Check the liberal reaction to Florida Governor Ron DeSantis’s January decision to block a new Advanced Placement course on African-American studies in the state’s high schools and you would think the Sunshine State was reinstituting Jim Crow.
The Washington Post’s Karen Attiah — always one to jump at the chance to spew rhetorical fireworks when it comes to all things race — accused DeSantis of normalizing “anti-blackness” and “making institutional anti-blackness lawful again.” CNN’s John Blake asserted that DeSantis’s move “echoes similar decisions made by fascist dictators,” including Vladimir Putin. Zeeshan Aleem at MSNBC accused DeSantis of launching “an assault on free thought” and “[waging] war on the First Amendment,” adding some references to the Confederacy and the Ku Klux Klan for good measure.
Of course, Florida’s political leadership didn’t offer any racist or “anti-black” reasons for blocking the new AP course, which is slated to be released on the first day of Black History Month. Rather, education officials explained, “As presented, the content of this course is inexplicably contrary to Florida law and significantly lacks educational value.” Florida Commissioner of Education Manny Diaz, Jr. tweeted that the course promotes an obviously biased perspective on such topics as Critical Race Theory, intersectionality, queer studies, the penal system, and racial reparations.
That more or less tracks with what many observers have argued since information on the AP course first became available. National Review reporter Stanley Kurtz noted that “the readings almost uniformly consist of neo-Marxist agitation — pleas for a socialist transformation of America.” Little surprise, given that prominent CRT advocates such as Eduardo Bonilla-Silva, Kimberlé Crenshaw, and Patricia Hill Collins are on the course’s reading list. As I discussed in a December Federalist article, the course’s curriculum “content writing team” is staffed by leftist racial ideologues.
Information on the course’s bizarre lessons hasn’t even been hidden from the public. Course content, according to an article in Time, includes “the significance of the Marvel Black Panther movie.” Smithsonian Magazine reported that intersectionality is “a key tenet of the class.” The website Best Colleges reported: “Students will learn how to advocate for Black, Indigenous, and people of color (BIPOC) — in and outside of postsecondary environments.”
Surely a course that teaches students to advocate for radical political causes was always going to elicit public backlash. Surely creating an entire lesson that offers a favorable perspective on voodoo — a religion that engages in spirit-possession, divination, causing harm to enemies, and ritualistic cannibalism — would spark national controversy. “It made me think that not everything has to be bad… There could be alternate ways of looking at things,” a student told the Washington Post after the course’s voodoo lesson. How…nice?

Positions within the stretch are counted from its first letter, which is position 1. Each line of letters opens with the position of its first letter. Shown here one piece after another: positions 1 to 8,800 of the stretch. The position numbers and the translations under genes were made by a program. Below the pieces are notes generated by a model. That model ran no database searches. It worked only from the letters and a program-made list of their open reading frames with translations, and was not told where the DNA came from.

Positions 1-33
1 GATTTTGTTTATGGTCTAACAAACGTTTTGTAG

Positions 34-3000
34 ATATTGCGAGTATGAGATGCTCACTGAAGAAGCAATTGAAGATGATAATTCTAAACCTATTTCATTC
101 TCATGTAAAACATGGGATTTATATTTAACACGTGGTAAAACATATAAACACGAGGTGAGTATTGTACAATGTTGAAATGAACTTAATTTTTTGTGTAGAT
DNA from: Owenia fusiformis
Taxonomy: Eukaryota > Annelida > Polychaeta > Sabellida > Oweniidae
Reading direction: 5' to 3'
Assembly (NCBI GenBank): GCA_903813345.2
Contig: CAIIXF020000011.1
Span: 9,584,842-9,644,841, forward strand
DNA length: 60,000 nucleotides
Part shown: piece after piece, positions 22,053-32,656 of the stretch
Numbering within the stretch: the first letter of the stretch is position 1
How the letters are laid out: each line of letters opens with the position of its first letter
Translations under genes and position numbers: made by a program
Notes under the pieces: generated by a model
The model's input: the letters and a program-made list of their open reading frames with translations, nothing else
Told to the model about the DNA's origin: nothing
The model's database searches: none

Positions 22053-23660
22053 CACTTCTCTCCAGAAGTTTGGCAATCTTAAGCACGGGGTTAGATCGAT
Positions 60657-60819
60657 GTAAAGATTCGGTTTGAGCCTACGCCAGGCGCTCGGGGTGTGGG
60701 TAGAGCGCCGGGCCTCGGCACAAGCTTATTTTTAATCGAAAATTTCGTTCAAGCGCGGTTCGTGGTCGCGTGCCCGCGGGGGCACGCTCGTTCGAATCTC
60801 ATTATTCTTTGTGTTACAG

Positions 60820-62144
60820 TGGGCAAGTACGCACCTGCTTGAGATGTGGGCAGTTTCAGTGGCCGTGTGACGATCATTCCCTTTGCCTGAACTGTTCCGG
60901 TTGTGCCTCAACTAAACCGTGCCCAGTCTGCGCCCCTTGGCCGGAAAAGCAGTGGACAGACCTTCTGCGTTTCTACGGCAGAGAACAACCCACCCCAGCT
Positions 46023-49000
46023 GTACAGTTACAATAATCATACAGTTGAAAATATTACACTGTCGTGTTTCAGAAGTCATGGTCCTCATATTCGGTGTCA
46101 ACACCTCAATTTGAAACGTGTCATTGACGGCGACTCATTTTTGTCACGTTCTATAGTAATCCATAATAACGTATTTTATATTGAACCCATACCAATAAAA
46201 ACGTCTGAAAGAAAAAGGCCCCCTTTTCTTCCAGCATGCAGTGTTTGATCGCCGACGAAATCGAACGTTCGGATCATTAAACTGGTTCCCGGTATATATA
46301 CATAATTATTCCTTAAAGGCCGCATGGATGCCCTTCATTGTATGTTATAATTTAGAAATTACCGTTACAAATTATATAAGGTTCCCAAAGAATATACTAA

The entirely predictable liberal reaction elides one particularly important point: the curriculum of other AP courses is already awash with narratives related to racial minorities and racial grievance. AP US History, for example, devotes extensive effort to cataloging the slave trade, chattel slavery, racism, and Jim Crow. Reading lists for AP English include books on colonialism (e.g. Josef Conrad and China Achebe) and race in America (e.g. James Baldwin, Ralph Ellison, Lorraine Hansberry, Harper Lee, Richard Wright, Toni Morrison, and Gloria Naylor). AP Art History devotes almost half of its curriculum to non-Western topics.
I could go on, but does anyone really doubt that the current list of available AP courses in Florida is not already tailored to racial, sexual, or gender narratives? And does anyone doubt that if students aren’t indoctrinated in such themes in high school that they won’t get them when they begin their collegiate studies? When I was an undergraduate at the University of Virginia twenty years ago, it was nearly impossible for history majors like me to avoid taking courses that weren’t heavy on racial or sexual injustice. Today, one must look hard to identify major universities that don’t have an African-American Studies or Gender Studies program.
We might also cite the informal education American youth receive through social media, the entertainment industry, advertising and the rest of our dominant cultural institutions, all of which expend boundless energy in emphasizing racial grievance narratives. Log into Twitter, Facebook, or Instagram; turn on your television or radio; or just walk down any city street — you will inevitably be reminded that racial and sexual identity (and their concomitant grievances) are the most important topics in our nation’s public square.
In other words, the charge that Florida’s resistance to a defiantly ideological AP course will return the state to Jim Crow is absurd. DeSantis and his administration can’t stop Florida’s youth from exposure to this stuff, no matter how detestable such ideas may be. It’s in the air we breathe, from Coral Gables to Vancouver.
Rejecting one little AP course, however noble, amounts to a drop in the bucket. That such powerful ideologues are driven to such extremes to ensure they encounter no obstruction at all should give us pause.